including the national inquiries referred to above. Employer fraud, h owever, would seem to occur in the
following circu mstances:

    Deliberate failure to effect a policy to avoid the premiu m;

    Deeming employees to be sub-contractors to avoid the premiu m;

    Under-insurance to minimise the premiu m;

    Inadvertent failure due to not understanding the definition of worker in the relevant jurisdiction;

    Frag mentation of businesses that have common ownership;

    Pressuring employees to not make a claim.

Moves to facilitate data sharing – for instance, with the Australian Taxation Office and state authorities
responsible for the collection of payroll tax and so on – would assist, if implemented with appropriate
mechanis ms to ensure the provisions of privacy legislation can be honoured, in capturing more employer fraud
than is captured at present. Such moves would, however, not necessarily capture those small businesses
operating in the black econo my where wages are paid cash in hand.

Definiti onal consistency

As noted above, there is a desperate need for definit ional consistency across the jurisdictions. Not only is it
inequitable that workers are treated differently fro m one jurisdiction to another as a result, it also creates
confusion and can foster some inadvertent emp loyer non-compliance.

The Standing Co mmittee report cited the recent Review of Employers’ compliance with Workers’
Compensation Premiums and Pay-roll Tax in NSW Final Report which found that “the complexity of the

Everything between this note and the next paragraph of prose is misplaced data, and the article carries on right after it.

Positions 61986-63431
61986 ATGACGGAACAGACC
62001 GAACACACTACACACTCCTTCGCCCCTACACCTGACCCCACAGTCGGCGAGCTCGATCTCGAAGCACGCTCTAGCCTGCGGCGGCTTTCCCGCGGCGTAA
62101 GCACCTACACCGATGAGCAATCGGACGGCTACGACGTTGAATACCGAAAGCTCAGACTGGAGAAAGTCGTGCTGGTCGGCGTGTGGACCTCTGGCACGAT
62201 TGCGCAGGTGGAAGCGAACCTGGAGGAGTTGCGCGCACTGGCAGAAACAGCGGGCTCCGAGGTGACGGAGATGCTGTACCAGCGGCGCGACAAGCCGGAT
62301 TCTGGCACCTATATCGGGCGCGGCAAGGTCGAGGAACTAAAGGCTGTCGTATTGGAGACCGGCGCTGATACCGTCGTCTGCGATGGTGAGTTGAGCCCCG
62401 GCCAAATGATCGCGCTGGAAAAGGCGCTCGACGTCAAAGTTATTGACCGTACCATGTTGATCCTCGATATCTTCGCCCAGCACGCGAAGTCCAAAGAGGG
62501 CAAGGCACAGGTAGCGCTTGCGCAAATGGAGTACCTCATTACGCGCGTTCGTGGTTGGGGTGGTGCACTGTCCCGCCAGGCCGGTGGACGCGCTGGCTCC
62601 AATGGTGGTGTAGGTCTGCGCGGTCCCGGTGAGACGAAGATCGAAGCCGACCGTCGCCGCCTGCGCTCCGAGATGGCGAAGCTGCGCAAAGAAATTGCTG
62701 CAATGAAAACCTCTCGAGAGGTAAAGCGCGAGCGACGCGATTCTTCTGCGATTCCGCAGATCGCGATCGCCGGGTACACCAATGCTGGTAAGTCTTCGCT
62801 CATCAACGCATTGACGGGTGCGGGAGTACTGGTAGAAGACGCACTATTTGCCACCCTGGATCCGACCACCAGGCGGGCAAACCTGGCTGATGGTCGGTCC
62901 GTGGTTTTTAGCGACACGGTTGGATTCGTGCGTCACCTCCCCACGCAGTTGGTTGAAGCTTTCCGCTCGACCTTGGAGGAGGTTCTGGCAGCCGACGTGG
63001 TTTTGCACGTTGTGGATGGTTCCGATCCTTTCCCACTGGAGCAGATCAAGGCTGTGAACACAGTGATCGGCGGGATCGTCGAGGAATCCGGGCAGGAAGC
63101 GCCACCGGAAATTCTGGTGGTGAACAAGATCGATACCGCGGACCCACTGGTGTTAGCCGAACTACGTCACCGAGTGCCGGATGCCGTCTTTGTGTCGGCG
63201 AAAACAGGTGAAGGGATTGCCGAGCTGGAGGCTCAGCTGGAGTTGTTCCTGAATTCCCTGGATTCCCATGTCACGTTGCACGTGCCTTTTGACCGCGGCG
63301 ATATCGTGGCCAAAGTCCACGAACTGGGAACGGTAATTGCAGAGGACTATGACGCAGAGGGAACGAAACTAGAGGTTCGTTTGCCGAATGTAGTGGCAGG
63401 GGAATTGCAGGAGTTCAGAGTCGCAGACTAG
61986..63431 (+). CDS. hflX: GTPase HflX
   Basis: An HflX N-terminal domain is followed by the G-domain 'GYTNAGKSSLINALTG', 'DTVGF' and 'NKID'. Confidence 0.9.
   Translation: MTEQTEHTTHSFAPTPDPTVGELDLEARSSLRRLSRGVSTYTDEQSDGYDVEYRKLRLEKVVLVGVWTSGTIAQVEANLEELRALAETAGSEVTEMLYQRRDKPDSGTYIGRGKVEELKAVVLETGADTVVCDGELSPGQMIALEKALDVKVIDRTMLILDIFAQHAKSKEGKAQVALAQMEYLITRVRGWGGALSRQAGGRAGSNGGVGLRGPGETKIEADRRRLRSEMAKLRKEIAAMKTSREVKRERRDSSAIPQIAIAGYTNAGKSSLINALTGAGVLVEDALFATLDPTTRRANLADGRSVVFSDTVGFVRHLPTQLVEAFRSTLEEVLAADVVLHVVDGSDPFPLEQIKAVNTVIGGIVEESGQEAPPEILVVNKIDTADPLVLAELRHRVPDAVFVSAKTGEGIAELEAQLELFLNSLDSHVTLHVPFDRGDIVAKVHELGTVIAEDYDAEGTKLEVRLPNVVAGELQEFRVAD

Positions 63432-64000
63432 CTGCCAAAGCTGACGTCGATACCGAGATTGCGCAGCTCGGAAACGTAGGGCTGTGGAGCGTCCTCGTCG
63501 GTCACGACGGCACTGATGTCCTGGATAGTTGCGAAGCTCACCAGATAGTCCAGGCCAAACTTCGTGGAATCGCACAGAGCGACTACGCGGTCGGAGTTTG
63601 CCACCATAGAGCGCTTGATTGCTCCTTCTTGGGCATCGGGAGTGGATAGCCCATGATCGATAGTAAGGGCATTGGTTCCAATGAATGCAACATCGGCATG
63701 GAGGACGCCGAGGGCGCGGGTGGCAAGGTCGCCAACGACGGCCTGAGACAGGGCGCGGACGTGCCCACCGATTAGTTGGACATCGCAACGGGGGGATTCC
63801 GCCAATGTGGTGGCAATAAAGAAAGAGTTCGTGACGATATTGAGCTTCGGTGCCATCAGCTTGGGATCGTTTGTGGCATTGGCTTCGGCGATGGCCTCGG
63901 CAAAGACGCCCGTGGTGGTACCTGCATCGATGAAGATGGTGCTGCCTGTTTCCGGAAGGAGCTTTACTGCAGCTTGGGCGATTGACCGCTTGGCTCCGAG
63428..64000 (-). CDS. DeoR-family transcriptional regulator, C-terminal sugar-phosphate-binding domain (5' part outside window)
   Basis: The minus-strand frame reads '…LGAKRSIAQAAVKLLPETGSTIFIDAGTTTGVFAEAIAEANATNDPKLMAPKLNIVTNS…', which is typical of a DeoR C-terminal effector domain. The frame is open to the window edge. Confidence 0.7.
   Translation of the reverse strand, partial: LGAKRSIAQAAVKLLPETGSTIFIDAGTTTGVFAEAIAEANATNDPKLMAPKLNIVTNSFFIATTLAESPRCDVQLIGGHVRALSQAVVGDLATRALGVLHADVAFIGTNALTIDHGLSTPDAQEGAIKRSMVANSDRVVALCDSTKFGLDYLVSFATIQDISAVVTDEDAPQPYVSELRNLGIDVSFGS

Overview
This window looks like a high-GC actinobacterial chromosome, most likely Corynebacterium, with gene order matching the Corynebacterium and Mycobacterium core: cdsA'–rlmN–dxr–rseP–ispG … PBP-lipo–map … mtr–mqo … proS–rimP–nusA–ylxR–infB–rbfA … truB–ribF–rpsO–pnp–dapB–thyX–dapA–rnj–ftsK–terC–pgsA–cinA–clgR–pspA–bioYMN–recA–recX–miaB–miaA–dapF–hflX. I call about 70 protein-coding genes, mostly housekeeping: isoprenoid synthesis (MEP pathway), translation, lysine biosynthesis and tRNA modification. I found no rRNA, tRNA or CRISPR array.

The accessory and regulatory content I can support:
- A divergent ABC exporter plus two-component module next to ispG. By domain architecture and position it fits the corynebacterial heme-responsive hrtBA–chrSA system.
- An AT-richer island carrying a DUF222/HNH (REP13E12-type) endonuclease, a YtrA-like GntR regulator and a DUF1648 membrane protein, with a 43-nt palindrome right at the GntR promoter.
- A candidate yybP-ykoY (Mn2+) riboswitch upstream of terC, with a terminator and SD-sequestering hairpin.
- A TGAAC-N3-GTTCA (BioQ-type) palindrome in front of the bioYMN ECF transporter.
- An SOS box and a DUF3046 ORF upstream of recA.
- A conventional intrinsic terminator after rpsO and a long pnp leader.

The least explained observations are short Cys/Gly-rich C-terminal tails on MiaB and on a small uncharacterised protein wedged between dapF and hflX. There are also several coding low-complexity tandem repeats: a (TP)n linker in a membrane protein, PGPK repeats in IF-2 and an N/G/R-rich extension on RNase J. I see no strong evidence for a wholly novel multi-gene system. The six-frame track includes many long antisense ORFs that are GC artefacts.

legislative arrangements used to provide a definition of emp loyees who are covered by workers‟ compensa tion
cover is a significant factor in emp loyers‟ non-compliance in that jurisdiction” 16 .

Data Collection

A continuing frustration with current occupational health and safety and workers‟ co mpensation schemes is the
inadequacy of data collection. All three national inquires referred to above noted that data collection is
inadequate in all jurisdictions.

  Back on the Job: Report on the inquiry into aspects of Australian workers’ compensation schemes , The
Parliament of the Co mmonwealth of Australia, June 2003, page 12

In New South Wales, the impetus to streamline report ing and investigate the possibility of establishing a Single
Notification Scheme arose as a result of the widely d iffering reporting comp liance under the workers‟
compensation legislation and occupational health and safety legislation. It is clear that there are unquantifiable
levels of non-reporting of both workers‟ compensation claims and occupational health and safety incidents and
near-misses. What is also clear is that many employers are confused about reporting requirements and unaware
of their dual obligations to report under both the Workplace Injury Management and Workers‟ Co mpensation
Act and the Occupational Health and Safety Act.